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We wanted high-quality, durable
cockpit cushions that could live outside, given the limited space inside the
boat for storing such large items. Therefore, we did some research into
the best products for the job. Many cockpit cushions are built from hard,
dense, closed-cell foam, but to my way of thinking one might as well sit on the
fiberglass. The density of the closed-cell simply transmits too much
pressure to one's sensitive derriere.
My wife Heidi--the sewing person
of the household--researched the options and came up with the design and
materials choices below.
are made from
two types of foam for best performance. On the top (the seating surface),
we chose 2" Dry-Fast open cell (reticulated) foam. This is a wide
open foam that is designed to allow water to easily pass directly through.
It's nothing like standard open cell cushion foam--it has a texture more like a
coarse Scotch-Brite pad than anything else. It's much softer than closed
cell foam, yet is designed specifically for this type of use.
Beneath the 2" layer of
Dry-Fast, we used a 1/2" layer of black Ensolite, a closed cell foam
that resembles neoprene. Because it is much denser, this thin layer should
help prevent transfer of the hard fiberglass seats through the open cell foam on
top, which will make the cushions ultimately more comfortable.
the tops and sides of the cushions, we chose more of the same toast Sunbrella
that our sailcovers and dodger are made of. We didn't want to go with a
lighter color because they tend to get dirty and discolored so fast; the toast
will better hide the inevitable staining.
a critical part of the "stay dry" system that starts with the Dry-Fast
foam, the bottom surface of the cushions are covered with Phifertex mesh
fabric. This is a vinyl encapsulated woven polyester product that features
an open design to allow water to easily drain through.
To dress up the cushions, the
perimeter will feature piping made from foam piping cord (5/32") covered
with a slightly lighter Sunbrella color to contrast with the body; the color is
an off-white called oyster.
Here are the steps involved in
making the cushions. Perhaps I can get Heidi to write up a more detailed
1. Lay out strips of oyster
Sunbrella into which the piping cord will be sewn. The fabric is cut on
the bias to allow the fabric to have more "give" to it, which helps it
to stay smoother when it is wrapped around the corners of the cushion.
2. Make paper patterns of
cockpit seats and test fit. 1/2" seam allowance on all sides.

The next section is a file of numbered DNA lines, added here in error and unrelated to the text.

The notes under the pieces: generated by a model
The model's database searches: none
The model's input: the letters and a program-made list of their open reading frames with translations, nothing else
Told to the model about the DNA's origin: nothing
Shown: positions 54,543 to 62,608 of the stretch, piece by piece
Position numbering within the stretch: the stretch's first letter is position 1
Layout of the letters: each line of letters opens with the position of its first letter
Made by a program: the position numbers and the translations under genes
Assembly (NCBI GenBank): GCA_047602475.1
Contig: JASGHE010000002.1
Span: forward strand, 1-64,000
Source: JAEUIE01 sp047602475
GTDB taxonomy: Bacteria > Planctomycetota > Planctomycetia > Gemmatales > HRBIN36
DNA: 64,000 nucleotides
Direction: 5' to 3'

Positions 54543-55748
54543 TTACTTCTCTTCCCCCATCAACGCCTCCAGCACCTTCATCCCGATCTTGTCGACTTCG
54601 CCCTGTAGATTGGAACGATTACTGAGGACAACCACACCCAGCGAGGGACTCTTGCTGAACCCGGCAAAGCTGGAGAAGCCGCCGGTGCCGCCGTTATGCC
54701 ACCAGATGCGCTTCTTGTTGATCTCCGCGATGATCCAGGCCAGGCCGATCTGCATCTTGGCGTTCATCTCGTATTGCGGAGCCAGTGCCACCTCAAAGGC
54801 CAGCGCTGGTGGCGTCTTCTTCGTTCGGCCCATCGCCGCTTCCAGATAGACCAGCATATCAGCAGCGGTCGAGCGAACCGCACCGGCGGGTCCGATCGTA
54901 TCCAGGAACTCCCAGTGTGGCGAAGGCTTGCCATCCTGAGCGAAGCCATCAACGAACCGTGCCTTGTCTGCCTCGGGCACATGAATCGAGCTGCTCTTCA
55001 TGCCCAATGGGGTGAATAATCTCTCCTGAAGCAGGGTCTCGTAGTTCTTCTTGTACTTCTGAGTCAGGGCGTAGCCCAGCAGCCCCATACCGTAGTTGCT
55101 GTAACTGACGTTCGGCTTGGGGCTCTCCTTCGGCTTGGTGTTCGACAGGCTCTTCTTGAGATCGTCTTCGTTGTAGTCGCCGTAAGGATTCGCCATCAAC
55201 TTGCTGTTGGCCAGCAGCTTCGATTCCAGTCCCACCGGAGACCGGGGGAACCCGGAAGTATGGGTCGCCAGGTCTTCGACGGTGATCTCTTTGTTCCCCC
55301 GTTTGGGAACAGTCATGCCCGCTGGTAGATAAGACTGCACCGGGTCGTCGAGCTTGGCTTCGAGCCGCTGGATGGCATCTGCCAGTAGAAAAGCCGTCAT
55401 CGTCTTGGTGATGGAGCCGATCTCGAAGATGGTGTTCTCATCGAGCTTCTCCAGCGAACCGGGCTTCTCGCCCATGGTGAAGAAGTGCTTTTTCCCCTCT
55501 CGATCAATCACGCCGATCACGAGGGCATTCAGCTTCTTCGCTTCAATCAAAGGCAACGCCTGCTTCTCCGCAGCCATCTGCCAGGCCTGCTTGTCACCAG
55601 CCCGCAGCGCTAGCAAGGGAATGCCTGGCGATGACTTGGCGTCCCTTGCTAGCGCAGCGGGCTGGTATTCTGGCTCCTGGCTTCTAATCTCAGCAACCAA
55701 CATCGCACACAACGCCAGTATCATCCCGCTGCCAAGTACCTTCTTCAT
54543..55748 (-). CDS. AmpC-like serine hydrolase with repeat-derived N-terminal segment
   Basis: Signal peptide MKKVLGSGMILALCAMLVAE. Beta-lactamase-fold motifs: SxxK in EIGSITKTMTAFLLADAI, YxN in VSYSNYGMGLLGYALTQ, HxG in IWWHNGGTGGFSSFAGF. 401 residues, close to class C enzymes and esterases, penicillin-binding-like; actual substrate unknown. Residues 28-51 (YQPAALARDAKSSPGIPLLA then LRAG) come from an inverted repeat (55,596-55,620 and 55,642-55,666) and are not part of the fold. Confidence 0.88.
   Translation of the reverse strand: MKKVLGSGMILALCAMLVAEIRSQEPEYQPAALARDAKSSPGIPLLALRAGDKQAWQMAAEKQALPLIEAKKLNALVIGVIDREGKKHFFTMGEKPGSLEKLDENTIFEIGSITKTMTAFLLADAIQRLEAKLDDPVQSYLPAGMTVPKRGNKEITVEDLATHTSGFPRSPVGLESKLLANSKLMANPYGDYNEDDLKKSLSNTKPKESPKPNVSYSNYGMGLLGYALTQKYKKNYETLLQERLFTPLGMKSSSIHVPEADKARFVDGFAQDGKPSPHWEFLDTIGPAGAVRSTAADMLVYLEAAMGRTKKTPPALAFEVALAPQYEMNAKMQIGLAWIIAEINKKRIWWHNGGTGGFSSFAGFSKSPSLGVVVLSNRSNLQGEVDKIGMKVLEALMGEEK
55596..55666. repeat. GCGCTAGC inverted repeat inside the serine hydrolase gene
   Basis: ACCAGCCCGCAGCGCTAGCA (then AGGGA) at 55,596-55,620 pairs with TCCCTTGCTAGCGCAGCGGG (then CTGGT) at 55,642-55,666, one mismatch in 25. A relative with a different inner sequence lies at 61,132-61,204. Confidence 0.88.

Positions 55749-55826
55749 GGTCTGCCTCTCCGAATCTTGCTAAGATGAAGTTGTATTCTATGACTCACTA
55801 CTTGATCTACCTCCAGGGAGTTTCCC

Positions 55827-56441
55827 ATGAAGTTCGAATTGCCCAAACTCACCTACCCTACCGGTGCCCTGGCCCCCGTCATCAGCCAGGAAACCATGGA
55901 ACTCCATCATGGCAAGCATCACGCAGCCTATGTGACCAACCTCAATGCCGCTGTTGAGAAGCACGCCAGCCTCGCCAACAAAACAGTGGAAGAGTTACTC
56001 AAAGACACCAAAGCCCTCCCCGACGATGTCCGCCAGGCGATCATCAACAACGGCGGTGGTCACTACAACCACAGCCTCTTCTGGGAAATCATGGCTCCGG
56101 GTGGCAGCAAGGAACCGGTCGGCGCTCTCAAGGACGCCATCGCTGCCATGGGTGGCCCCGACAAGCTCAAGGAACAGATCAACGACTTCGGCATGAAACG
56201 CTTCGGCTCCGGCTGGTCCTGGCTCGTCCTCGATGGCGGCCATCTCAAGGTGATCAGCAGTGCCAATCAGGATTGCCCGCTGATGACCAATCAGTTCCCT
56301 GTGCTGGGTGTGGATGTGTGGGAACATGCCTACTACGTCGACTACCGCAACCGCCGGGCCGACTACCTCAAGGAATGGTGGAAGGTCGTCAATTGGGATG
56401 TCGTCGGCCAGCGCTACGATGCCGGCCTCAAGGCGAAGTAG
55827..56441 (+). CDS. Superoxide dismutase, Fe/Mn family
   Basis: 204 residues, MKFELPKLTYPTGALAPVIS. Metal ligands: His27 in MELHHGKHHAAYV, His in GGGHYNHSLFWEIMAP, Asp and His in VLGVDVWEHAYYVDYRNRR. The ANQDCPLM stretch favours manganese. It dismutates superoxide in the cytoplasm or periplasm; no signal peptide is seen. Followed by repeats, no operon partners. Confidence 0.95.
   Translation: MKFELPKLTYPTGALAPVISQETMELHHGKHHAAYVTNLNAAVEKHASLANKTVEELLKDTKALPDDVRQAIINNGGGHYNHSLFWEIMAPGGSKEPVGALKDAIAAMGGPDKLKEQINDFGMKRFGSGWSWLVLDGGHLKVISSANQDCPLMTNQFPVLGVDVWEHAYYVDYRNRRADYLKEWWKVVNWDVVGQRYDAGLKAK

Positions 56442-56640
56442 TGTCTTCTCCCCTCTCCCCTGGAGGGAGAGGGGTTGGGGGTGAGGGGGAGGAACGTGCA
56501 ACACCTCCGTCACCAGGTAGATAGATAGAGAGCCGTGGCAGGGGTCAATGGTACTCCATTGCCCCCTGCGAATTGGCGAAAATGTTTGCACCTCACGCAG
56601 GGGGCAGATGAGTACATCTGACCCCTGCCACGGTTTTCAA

3. Cut fabric to match
patterns, as well as strips for sides of cushion.
4. Cut foam to match
pattern. We picked up a cheap ($15) electric carving knife that worked
really well for this. Highly recommended.
on-and-off work for a couple months, Heidi had the sewing for the cushions
done. Before we could install the foam, though, it was up to me to glue
the two different layers of foam together. First, I punched a series of
1/4" holes in the black Ensolite foam, as recommended by the writeup in the
Sailrite catalog. I used a fabric hole punch for this, and it worked
great. The purpose of the holes is to provide a clear path for
drainage--remember, the Dry-Fast foam should let water run pretty much right
through, and we don't want it to collect on top of the firmer Ensolite. I
punched the holes on roughly a 6" grid. Then, I glued the Ensolite to
the Dry-Fast with 3M 77 spray adhesive.
some minor trimming, we were ready to install the foam in the covers.
Heidi sewed full-length zippers on the back sides of the cushions, which made
insertion really easy. The covers fit perfectly, and look absolutely
secure the cushions in the cockpit, Heidi sewed webbing loops to the inside ends
of each cushion--fore and aft. Into these loops she sewed a stainless
steel hook. I installed some stainless strap eyes in the cockpit in
corresponding locations, and the hooks simply snap into the eyes, holding the
cushions in place against sliding or blowing away. The best thing is, the
cockpit lockers can still be opened with the cushions in place and hooked in.
Two seasons worth of use has proved
that these cushions are fantastic. They live outdoors at all times,
whether we're on board or not, and do not absorb any water. They drain immediately
after a rainstorm, and can be sat upon immediately after getting wet--or at
least as soon as the Sunbrella surface is try enough to be comfortable. I
couldn't possibly recommend the process highly enough, if one is willing to make
the proper investment in materials for the job. These were not inexpensive
cushions--but the best things rarely come for nothing.
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